But for most families, holidays are when the family gathers together. And often it’s at the parents’ home. As your parents age, there’ll likely come a time when the site of this gathering shifts. Your parent may no longer be able to handle the chores involved, which means they are no longer the chief cook or host. This can be seen as a loss of status, especially in families where there is competition. Before changing the venue, talk to your parents and explain the facts (your house is larger, more centrally located, easier for everyone to get to, etc.) and your needs (too much work for your parents, too much worry for you, etc.). You may find that parents want the site to change because of the same reasons, but don’t want to say so. And sometimes they may not even want to go to a family gathering but cannot say so.
Important: if a decision has already been made, whether about where to have the family gathering, or any other decision for that matter, don’t pretend the decision has not been made.
When you’re there, this is your opportunity to really pay attention to what your parent is going through. If you’re at her home, it’s a great time to be a snoop, of sorts. You can check out the pantry to see how well stocked it is. Even though it’s the holiday, you should be able to judge how well she shops when the family is not there. It’s also a great time to help Mom fill her shelves with things she needs. When you go shopping for the big holiday meal, bring her along – assuming she can and wants to go – and go down all the aisles with her. Make it an outing and get her involved with the shopping. Then be sure to get not only the groceries needed for the meal, but also the things she’ll need after you’ve all gone home.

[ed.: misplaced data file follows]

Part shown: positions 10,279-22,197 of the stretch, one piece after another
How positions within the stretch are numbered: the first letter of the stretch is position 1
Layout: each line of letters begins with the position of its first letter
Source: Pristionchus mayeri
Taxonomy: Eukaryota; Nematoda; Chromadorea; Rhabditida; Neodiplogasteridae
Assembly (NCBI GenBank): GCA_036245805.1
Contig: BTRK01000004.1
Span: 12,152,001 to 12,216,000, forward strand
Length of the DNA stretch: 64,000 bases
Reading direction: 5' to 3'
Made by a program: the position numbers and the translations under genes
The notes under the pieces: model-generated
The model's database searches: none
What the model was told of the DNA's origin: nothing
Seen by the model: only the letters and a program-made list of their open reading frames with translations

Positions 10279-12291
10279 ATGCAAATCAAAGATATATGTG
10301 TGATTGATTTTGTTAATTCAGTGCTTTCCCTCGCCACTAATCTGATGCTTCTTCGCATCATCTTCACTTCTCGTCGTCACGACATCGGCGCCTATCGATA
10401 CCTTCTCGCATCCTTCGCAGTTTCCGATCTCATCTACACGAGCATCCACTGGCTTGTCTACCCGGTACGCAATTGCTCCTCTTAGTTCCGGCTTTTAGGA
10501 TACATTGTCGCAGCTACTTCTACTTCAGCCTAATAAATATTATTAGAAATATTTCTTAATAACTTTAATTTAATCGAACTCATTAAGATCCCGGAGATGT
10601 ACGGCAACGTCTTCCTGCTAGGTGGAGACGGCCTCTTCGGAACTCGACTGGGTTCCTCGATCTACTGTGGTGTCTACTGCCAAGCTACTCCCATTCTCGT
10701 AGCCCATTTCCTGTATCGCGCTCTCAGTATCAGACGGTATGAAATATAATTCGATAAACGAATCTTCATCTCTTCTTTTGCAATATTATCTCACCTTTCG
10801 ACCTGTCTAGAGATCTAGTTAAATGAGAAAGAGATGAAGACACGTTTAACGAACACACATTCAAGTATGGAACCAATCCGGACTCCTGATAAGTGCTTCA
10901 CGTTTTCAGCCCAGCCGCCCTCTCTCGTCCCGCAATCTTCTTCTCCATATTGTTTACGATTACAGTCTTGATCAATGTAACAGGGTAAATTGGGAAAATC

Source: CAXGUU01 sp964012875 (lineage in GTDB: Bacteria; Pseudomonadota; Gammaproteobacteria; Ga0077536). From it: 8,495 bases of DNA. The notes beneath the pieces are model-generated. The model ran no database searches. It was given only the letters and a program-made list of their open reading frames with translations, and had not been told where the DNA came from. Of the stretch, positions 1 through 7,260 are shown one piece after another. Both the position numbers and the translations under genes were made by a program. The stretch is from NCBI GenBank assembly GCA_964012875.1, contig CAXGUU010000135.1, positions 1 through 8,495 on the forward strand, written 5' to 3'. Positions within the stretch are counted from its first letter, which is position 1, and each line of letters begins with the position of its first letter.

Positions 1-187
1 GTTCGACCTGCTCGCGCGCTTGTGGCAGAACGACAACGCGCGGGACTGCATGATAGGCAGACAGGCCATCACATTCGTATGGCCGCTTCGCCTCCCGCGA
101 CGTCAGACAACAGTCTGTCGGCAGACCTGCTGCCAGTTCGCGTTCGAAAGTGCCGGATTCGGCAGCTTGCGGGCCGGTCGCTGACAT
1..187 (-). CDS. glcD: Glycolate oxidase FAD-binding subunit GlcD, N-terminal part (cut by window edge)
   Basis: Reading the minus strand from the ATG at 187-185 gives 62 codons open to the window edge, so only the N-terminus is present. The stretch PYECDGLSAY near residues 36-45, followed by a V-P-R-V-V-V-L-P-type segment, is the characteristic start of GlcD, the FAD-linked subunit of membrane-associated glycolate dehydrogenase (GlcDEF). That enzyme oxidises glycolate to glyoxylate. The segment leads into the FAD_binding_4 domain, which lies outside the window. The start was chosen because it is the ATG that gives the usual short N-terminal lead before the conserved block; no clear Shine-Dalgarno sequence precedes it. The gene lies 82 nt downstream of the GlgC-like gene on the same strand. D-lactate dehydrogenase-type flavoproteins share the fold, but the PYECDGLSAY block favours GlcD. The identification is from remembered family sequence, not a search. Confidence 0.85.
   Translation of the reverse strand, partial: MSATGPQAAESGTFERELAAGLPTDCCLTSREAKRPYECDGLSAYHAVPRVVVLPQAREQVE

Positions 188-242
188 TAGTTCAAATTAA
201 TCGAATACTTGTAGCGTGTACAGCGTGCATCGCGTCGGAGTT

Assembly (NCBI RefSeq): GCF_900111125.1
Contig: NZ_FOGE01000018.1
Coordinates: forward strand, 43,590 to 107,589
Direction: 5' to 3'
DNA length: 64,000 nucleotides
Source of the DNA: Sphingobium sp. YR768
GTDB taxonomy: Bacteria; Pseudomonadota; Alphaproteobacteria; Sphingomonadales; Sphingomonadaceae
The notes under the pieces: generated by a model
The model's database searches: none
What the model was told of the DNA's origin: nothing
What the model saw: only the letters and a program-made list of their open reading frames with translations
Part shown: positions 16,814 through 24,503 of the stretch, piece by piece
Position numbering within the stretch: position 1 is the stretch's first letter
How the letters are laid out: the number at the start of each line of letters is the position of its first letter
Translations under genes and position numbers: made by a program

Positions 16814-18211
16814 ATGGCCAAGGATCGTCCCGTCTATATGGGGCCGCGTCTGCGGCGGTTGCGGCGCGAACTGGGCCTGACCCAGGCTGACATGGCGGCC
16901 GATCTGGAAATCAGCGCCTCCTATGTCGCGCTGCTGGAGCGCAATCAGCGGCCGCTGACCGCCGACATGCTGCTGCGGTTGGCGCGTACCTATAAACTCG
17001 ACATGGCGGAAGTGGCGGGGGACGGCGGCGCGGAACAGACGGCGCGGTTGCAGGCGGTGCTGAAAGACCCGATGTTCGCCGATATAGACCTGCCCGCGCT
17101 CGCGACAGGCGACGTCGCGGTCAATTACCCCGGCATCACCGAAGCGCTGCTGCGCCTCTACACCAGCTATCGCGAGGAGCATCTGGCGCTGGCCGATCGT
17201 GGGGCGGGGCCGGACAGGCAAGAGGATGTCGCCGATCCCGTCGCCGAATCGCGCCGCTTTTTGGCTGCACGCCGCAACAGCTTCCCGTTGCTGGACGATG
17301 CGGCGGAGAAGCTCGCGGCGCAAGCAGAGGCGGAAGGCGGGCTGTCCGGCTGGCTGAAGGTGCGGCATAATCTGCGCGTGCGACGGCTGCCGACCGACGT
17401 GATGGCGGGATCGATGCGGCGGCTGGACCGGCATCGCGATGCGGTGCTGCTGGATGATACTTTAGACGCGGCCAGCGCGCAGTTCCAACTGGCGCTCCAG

A word of caution here: with all the emotion around holidays, you need to do everything you can to be supportive, patient, and non-confrontational. The best way to do so, I have found, is to focus on the details. Try to be as organized as you can., and that alone will help reduce the stress.